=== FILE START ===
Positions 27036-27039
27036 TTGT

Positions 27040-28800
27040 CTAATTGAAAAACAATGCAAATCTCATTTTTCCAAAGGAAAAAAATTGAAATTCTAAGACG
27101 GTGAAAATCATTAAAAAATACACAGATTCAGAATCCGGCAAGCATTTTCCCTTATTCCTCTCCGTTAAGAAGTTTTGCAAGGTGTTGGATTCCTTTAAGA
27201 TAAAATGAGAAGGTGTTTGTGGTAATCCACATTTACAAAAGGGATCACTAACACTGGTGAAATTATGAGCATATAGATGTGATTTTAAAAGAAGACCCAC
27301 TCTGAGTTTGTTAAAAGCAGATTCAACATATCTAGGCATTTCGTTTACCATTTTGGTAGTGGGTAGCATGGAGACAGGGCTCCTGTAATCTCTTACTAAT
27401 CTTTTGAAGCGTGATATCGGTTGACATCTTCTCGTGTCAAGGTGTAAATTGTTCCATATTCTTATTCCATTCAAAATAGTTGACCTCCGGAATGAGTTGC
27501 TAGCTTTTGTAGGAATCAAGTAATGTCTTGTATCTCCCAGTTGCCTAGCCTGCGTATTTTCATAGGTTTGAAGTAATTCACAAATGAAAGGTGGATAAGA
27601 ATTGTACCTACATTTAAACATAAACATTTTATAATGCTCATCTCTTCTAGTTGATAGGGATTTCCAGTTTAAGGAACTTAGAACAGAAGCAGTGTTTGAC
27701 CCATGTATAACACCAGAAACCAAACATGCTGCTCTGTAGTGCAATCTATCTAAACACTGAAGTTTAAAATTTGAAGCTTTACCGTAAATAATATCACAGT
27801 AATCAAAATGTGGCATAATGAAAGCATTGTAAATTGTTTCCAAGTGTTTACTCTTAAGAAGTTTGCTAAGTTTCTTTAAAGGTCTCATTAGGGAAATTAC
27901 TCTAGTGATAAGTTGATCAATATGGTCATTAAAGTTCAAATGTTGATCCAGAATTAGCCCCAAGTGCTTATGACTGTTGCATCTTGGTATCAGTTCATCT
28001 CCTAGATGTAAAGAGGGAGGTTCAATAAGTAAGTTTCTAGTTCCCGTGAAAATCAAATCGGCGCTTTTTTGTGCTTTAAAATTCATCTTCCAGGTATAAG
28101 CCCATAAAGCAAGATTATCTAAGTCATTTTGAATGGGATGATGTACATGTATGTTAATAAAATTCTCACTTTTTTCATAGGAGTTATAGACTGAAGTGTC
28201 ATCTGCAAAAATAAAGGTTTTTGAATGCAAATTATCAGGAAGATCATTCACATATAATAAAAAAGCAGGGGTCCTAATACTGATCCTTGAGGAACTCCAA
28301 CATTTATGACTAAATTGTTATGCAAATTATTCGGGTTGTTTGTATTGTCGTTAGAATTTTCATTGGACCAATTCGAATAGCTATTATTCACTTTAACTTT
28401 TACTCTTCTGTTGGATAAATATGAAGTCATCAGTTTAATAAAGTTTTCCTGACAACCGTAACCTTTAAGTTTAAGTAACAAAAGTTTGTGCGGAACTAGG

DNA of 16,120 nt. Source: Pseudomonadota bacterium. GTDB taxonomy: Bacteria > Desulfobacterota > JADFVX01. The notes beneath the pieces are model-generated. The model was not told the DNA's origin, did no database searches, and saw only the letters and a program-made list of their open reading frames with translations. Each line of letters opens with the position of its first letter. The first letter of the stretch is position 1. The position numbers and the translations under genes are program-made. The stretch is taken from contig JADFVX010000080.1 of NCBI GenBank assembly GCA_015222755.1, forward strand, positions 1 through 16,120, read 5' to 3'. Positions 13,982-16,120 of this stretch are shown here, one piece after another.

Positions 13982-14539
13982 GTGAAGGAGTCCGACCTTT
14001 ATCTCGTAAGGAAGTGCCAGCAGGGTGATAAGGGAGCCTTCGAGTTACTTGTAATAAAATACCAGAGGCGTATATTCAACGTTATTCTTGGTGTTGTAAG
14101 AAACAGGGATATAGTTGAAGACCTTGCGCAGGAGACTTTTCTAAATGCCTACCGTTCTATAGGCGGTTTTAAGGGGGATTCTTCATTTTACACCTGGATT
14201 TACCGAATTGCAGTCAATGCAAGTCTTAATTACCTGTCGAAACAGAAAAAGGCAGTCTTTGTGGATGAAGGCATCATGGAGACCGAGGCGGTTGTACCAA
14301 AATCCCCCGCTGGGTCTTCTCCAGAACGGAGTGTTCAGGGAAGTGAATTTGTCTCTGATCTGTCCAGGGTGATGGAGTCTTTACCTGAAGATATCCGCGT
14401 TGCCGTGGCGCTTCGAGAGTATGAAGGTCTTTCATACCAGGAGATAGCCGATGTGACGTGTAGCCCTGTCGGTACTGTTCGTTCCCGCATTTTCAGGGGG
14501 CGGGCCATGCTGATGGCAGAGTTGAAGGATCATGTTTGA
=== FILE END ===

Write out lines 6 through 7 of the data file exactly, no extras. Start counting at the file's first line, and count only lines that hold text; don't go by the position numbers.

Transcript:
27201 TAAAATGAGAAGGTGTTTGTGGTAATCCACATTTACAAAAGGGATCACTAACACTGGTGAAATTATGAGCATATAGATGTGATTTTAAAAGAAGACCCAC
27301 TCTGAGTTTGTTAAAAGCAGATTCAACATATCTAGGCATTTCGTTTACCATTTTGGTAGTGGGTAGCATGGAGACAGGGCTCCTGTAATCTCTTACTAAT